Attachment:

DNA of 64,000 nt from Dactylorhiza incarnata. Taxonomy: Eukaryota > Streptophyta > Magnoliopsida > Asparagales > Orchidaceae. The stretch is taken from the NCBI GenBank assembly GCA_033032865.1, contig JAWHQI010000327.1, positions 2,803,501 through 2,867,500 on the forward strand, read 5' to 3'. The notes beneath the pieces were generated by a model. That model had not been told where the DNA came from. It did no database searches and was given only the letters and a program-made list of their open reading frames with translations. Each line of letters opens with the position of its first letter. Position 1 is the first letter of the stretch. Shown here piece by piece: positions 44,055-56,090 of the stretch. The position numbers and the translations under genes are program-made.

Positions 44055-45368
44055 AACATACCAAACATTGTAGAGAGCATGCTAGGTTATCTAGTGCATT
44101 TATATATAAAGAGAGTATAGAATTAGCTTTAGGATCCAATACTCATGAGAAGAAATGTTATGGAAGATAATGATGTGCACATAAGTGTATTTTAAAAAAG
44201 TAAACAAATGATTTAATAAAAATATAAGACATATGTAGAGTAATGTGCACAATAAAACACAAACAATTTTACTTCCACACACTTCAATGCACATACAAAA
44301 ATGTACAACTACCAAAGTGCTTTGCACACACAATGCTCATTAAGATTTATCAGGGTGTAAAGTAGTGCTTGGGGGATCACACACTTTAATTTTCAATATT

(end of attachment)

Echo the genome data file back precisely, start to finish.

DNA of 64,000 nt from Dactylorhiza incarnata. Taxonomy: Eukaryota > Streptophyta > Magnoliopsida > Asparagales > Orchidaceae. The stretch is taken from the NCBI GenBank assembly GCA_033032865.1, contig JAWHQI010000327.1, positions 2,803,501 through 2,867,500 on the forward strand, read 5' to 3'. The notes beneath the pieces were generated by a model. That model had not been told where the DNA came from. It did no database searches and was given only the letters and a program-made list of their open reading frames with translations. Each line of letters opens with the position of its first letter. Position 1 is the first letter of the stretch. Shown here piece by piece: positions 44,055-56,090 of the stretch. The position numbers and the translations under genes are program-made.

Positions 44055-45368
44055 AACATACCAAACATTGTAGAGAGCATGCTAGGTTATCTAGTGCATT
44101 TATATATAAAGAGAGTATAGAATTAGCTTTAGGATCCAATACTCATGAGAAGAAATGTTATGGAAGATAATGATGTGCACATAAGTGTATTTTAAAAAAG
44201 TAAACAAATGATTTAATAAAAATATAAGACATATGTAGAGTAATGTGCACAATAAAACACAAACAATTTTACTTCCACACACTTCAATGCACATACAAAA
44301 ATGTACAACTACCAAAGTGCTTTGCACACACAATGCTCATTAAGATTTATCAGGGTGTAAAGTAGTGCTTGGGGGATCACACACTTTAATTTTCAATATT